4. 25 out of the 80 target reactions have no gene-protein-relations so we cannot test these in the lab.
  5. Although upon overexpression of these targets, sucrose production is maximized, growth rates decrease, which is a tradeoff we need to keep in mind as aforementioned.

Given below are 4 graphs each with 5 reactions plotted against varying sucrose production fluxes. This is just to give a comparison of the various results we obtained. If you would like to download the entire set of interactive graphs representing these results click here. We also have graphs which depict the variations of growth rate along with sucrose and these reactions (click here)

However, these over-expression targets require experimental validation.
We have also ranked the results in order of decreasing slope because we believe that the ones with higher slopes have a higher flux handling capacity i.e., they can hold more flux for the desired purpose. In terms of the analogy between FSEOF and traffic in a city, these are the roads that can take a good chunk of traffic away from other smaller roads and still not get jammed.

These targets of overexpression are in terms of reactions, but in the lab, we can not selectively overexpress reactions, only genes. So naturally, we looked into how other reactions in the model get affected if and when we overexpress one of the above genes. The table below shows how the genes responsible for the above reactions will affect other reactions in the organism. Note - the “fig x” in each row indicates which graph in the folder corresponds to the said reaction.

Over-expression Table

Target Reaction
Other reactions controlled by the gene
Proton exchange (Fig 1)
Water transport pp (Fig 2)
Water transport ltr
Water transport ext (Fig 3)
ChorismateL-glutamine aminotransferase (Fig 4)
M744_14170 or M744_09950
M744_14170 - Xanthosine-5'-phosphateL-glutamine amido-ligase (AMP-forming)
M744_09950 - NA
Pyrophosphate phosphohydrolase (Fig 5)
Triphosphate phosphohydrolase
Asp-tRNA(Asn)L-glutamine amido-ligase (ADP-forming) (Fig 6)
M744_02485 and M744_04675 and M744_05790
M744_02485 - Glu-tRNA(Gln)L-glutamine amido-ligase(ADP-forming)
M744_04675 - Glu-tRNA(Gln)L-glutamine amido-ligase(ADP-forming)
M744_05790 - Glu-tRNA(Gln)L-glutamine amido-ligase(ADP-forming)
L-AsparaginetRNA(Asn) ligase (AMP-forming) (Fig 7)
L-Aspartateammonia ligase (AMP-forming) (Fig 8)
ATPAMP phosphotransferase (Fig 9)
Cytochrome b6/f complex periplasm (Fig 10)
Cytochrome b6/f complex, Plastoquinone Oxidized-plastocyanin oxidoreductase
NAD(P)H dehydrogenase (plastoquinone-8 & 3 protons) (periplasm) (Fig 11)
M744_06540 and M744_06535 and
M744_09900 and M744_09515 and
M744_10750 and M744_09885 and
M744_09890 and M744_07765 and
M744_09895 and M744_10740
and M744_10745 and M744_06510
and M744_05170 and M744_01630 and
M744_01625 and M744_03420 or
M744_09385 and M744_06535 and
M744_09900 and M744_09515 and
M744_10750 and M744_09885 and
M744_09890 and M744_07765 and
M744_09895 and M744_10740 and
M744_10745 and M744_06510 and
M744_05170 and M744_01630 and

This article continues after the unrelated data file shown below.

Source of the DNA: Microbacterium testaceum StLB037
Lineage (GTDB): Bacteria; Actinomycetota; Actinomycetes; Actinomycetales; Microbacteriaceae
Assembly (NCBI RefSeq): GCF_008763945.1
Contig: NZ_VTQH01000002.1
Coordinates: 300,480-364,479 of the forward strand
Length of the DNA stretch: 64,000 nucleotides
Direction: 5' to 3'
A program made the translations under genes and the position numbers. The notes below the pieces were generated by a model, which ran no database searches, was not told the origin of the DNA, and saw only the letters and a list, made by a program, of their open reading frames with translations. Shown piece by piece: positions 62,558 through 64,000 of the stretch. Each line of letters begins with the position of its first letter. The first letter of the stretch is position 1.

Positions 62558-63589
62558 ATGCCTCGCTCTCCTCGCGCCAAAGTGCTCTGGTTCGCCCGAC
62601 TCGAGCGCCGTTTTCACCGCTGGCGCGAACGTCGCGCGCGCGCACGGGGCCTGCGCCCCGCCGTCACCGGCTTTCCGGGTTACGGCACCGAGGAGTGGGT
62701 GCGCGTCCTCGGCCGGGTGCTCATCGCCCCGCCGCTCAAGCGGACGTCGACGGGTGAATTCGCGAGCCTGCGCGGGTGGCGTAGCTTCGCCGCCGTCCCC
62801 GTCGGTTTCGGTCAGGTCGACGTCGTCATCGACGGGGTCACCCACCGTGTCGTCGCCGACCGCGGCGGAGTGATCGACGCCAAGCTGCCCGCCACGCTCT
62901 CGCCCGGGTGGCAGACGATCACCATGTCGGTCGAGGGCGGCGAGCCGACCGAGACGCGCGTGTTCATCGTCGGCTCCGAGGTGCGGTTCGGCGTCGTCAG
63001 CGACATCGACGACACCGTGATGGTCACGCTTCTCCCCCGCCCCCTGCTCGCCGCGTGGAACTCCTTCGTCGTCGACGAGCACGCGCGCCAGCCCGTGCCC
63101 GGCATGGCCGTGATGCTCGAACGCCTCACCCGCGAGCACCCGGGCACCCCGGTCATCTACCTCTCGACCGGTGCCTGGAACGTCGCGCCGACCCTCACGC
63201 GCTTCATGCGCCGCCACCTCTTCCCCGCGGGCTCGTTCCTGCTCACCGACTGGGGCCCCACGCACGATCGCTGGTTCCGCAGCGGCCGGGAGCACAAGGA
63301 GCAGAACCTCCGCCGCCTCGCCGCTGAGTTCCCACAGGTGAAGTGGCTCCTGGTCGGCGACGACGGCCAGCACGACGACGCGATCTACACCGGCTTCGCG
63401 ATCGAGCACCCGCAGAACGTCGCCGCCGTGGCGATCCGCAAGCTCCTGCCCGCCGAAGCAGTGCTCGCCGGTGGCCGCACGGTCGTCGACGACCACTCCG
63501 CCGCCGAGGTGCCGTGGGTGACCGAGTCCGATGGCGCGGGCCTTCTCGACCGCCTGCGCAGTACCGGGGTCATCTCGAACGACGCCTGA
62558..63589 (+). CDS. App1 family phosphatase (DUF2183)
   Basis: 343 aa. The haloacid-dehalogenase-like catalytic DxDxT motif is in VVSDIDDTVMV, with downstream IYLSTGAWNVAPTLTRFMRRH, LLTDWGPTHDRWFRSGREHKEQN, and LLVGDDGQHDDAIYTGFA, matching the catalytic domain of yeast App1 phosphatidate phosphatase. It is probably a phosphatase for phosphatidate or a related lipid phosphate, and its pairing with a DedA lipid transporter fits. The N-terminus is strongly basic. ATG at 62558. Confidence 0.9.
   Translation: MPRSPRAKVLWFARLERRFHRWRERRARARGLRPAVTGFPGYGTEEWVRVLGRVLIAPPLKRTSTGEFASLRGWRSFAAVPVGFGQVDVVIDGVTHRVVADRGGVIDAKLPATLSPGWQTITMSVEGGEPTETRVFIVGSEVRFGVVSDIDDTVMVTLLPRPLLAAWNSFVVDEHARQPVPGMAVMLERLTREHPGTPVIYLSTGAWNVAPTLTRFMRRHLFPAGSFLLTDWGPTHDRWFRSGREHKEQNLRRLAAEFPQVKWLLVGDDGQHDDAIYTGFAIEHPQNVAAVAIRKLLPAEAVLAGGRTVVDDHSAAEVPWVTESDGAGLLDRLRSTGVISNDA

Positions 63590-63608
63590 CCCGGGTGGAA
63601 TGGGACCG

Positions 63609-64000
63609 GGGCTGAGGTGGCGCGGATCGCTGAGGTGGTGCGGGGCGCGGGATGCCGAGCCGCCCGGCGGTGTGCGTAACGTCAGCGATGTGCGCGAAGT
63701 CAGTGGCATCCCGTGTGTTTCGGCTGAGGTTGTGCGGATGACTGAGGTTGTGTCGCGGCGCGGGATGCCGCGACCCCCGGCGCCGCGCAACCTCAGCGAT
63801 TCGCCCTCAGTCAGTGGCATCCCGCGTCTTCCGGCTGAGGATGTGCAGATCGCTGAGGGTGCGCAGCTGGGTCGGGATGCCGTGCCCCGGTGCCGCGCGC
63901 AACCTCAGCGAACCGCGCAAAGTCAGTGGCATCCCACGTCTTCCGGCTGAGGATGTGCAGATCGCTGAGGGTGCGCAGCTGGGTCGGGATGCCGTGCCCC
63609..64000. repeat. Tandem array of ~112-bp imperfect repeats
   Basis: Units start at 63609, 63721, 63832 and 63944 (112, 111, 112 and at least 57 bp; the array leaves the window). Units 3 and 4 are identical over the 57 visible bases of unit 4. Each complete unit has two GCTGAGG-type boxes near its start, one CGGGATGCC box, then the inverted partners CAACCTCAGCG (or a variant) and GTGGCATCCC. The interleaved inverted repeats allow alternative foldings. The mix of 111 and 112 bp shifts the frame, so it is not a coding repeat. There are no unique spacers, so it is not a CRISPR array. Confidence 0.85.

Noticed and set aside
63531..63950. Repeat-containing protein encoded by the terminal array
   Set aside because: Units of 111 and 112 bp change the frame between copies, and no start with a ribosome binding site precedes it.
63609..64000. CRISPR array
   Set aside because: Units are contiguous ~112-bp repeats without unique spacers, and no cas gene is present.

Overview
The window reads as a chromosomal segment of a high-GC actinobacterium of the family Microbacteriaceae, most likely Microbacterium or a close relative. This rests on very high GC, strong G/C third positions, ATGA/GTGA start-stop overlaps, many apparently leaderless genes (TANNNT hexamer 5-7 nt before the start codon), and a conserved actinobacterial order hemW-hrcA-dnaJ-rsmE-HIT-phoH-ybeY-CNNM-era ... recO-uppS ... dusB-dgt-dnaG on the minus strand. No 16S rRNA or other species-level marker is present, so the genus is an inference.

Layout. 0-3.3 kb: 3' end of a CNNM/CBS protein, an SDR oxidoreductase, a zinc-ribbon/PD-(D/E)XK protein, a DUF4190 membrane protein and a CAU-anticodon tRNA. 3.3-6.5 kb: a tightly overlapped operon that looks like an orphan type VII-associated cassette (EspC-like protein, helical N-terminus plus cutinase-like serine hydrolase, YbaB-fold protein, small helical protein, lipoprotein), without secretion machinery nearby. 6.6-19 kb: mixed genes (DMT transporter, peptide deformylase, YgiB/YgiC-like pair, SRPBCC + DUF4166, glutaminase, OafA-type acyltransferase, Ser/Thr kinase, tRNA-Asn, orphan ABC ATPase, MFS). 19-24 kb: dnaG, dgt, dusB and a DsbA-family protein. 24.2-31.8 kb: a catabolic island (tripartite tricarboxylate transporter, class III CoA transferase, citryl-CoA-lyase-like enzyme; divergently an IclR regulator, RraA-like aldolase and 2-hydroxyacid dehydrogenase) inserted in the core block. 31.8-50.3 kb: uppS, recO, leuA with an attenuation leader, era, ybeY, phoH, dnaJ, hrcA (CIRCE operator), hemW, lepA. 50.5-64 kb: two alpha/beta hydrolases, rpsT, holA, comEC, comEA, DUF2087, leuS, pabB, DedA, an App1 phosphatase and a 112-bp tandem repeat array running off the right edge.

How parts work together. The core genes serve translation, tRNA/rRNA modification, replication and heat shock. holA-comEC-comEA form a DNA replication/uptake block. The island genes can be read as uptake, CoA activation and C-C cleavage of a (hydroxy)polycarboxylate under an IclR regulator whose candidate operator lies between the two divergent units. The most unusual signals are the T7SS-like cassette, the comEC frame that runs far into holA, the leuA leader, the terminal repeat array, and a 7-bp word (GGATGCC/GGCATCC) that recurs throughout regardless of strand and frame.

M744_01625 and M744_03420
M744_06540, M744_06535, M744_09385, M744_06535 - NAD(P)H dehydrogenase (plastoquinone-8 & 3 protons) (tilacoide)
M744_09900, M744_09515, M744_09885, M744_06510, M744_05170, M744_09900, M744_09515, M744_09885, M744_06510, M744_05170 - NAD(P)H dehydrogenase (plastoquinone-8 & 3 protons) (tilacoide), Active co2 transporter facilitator (tilacoide), Active co2 transporter facilitator (periplasm)
M744_10750, M744_09890, M744_07765, M744_09895, M744_10740, M744_10745, M744_10750, M744_09890, M744_07765, M744_09895, M744_10740, M744_10745 - NADPHp-benzoquinone oxidoreductase, NADHquinone oxidoreductase, NAD(P)H dehydrogenase (plastoquinone-8 & 3 protons) (tilacoide), Active co2 transporter facilitator (tilacoide), Active co2 transporter facilitator (periplasm)
M744_01630, M744_01625, M744_03420, M744_01630, M744_01625, M744_03420 - Bidirectional [NiFe] Hydrogenase, NAD(P)H dehydrogenase (plastoquinone-8 & 3 protons) (tilacoide), Active co2 transporter facilitator (tilacoide), Active co2 transporter facilitator (periplasm)
Cytochrome C Oxidase, Synechocystis (2 protons) (Fig 12)
M744_02050 or ( M744_03160 and M744_03155 and M744_03150 )
M744_02050, M744_03160, M744_03155, M744_03150 - cytochrome c oxidase, synechocystis (2 protons periplasm)
2,3,4,5-TetrahydrodipicolinateNAD+ oxidoreductase (Fig 13)
2,3,4,5-TetrahydrodipicolinateNADP+ oxidoreductase
2,3,4,5-TetrahydrodipicolinateNADP+ oxidoreductase (Fig 14)
2,3,4,5-TetrahydrodipicolinateNAD+ oxidoreductase
Sedoheptulose 1,7-bisphosphate D-glyceraldehyde-3-phosphate-lyase (Fig 15)
D-Fructose 1-phosphate D-glyceraldehyde-3-phosphate-lyase,
D-Fructose-1,6-bisphosphate D-glyceraldehyde-3-phosphate-lyase
FerredoxinNADP+ oxidoreductase (Fig 16)
Oxygen transport ext (Fig 17)
ATP synthase (four protons for one ATP) (periplasm) (Fig 18)
M744_01360 and M744_01350 and M744_01345 and M744_01335 and M744_01340 and M744_01330 and M744_04715 and M744_04710 and M744_01355 and M744_01365
ALL - ATP synthetase(u)
2-Phospho-D-glycerate 2,3-phosphomutase (Fig 19)
M744_00620 and M744_06000 and M744_00535 and M744_08585